This glazed ham recipe is an ideal dish for a buffet or for Boxing Day. Get ahead and cook this on Christmas Eve.
- 5kg smoked gammon joint, bone in
- 1 litre dry cider
- 2 carrots, chopped
- 1 onion, halved
- 2 fresh bay leaves
- 2 sticks celery, chopped
- 6 black peppercorns
- 2 tbsp (about 50) whole cloves
- 2 tbsp English mustard powder
- 4 tbsp soft light brown sugar or demerara sugar
- 3 tbsp thin-cut marmalade
- 1. Place the gammon in a very big pan and pour over enough water to cover it. Bring to a boil. Cover with a lid and simmer for 1 hour to remove any excess saltiness from the meat.
- 2. Drain, pour over the cider and enough cold water to cover the joint, and add the carrots, onion, bay leaves, celery and peppercorns. Bring to the boil, then turn down the heat and simmer for 20 minutes per kg. Drain, saving the stock for another day, and discard the veg. Leave to cool.
- 3. Preheat the oven to 180°C/fan160°/gas 4. Once the gammon has cooled, peel off the skin. Use a sharp knife to slice under the skin and lift it off, slicing the fat underneath to free it. Make sure you leave a 1cm-thick layer of fat over the gammon. Score the fat to make diamond shapes and press a clove into the middle of each diamond.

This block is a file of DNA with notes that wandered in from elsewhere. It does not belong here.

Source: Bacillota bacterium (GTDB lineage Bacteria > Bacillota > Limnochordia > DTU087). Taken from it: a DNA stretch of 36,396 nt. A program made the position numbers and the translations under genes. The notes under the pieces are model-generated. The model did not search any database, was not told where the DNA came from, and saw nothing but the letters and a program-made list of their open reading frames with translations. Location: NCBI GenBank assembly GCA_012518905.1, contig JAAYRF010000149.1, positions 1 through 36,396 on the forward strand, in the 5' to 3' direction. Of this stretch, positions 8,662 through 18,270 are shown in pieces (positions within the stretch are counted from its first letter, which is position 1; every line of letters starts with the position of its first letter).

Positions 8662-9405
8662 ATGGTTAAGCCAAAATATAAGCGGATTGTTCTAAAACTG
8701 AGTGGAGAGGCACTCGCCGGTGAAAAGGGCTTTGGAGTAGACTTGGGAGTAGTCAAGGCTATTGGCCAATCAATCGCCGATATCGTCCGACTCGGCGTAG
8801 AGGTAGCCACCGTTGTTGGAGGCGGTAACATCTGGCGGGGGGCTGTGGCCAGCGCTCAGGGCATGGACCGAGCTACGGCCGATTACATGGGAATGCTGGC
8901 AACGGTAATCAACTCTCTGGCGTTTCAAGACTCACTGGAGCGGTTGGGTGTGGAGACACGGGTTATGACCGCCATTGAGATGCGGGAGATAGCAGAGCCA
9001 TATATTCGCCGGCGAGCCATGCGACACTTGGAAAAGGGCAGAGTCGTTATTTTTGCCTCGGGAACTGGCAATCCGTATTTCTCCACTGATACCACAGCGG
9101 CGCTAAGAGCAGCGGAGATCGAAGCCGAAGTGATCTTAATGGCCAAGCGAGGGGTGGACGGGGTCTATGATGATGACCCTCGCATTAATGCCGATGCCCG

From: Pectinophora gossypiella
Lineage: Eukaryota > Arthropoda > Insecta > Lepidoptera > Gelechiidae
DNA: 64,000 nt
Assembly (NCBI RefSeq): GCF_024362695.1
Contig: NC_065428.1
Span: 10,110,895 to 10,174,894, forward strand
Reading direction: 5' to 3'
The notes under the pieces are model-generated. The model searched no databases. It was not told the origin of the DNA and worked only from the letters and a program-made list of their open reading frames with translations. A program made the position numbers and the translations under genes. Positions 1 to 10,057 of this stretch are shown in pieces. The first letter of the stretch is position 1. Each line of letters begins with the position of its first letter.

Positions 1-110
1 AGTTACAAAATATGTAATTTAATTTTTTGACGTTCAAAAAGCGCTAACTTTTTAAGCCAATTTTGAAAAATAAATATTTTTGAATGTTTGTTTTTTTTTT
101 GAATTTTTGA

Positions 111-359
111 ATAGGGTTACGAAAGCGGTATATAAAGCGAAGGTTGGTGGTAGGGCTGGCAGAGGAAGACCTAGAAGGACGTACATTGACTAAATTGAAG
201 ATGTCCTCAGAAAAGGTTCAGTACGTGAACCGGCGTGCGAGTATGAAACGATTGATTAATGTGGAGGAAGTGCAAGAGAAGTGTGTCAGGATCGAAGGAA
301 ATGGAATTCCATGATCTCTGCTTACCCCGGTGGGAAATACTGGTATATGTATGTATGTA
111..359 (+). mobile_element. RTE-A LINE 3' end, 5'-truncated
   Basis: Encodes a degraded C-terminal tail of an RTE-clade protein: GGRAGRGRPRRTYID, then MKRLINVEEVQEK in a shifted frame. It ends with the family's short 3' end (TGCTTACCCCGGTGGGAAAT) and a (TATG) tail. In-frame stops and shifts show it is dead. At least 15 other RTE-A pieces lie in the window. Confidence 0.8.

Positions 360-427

- 4. Mix the mustard powder and sugar together with 1-2 tbsp hot water to make a thick paste, cool a little and then spread over the top of the joint.
- 5. Place the gammon on a rack in a roasting tin, half fill the tin with water (this stops the meat drying out) and bake for 35 minutes in the oven. Turn the oven up to 200°C/ fan180°C/gas 6.
- 6. Spread the top of the joint with the marmalade and bake for 20 minutes more, until it is a rich, golden colour on top. Remove from the oven and rest for 10 minutes before serving.
Per serving: 313kcals, 12.9g fat (4.6g saturated), 37.1g protein, 12.8g carbs, 11.5g sugar, 4.2g salt
Zinfandel would be nice with glazed ham. But if you’re looking for something different, go for a soft, juicy and sweetly ripe red. Put a good-quality Beaujolais, such as Fleurie or Morgon,
on the table, or go for a New Zealand Pinot Noir instead.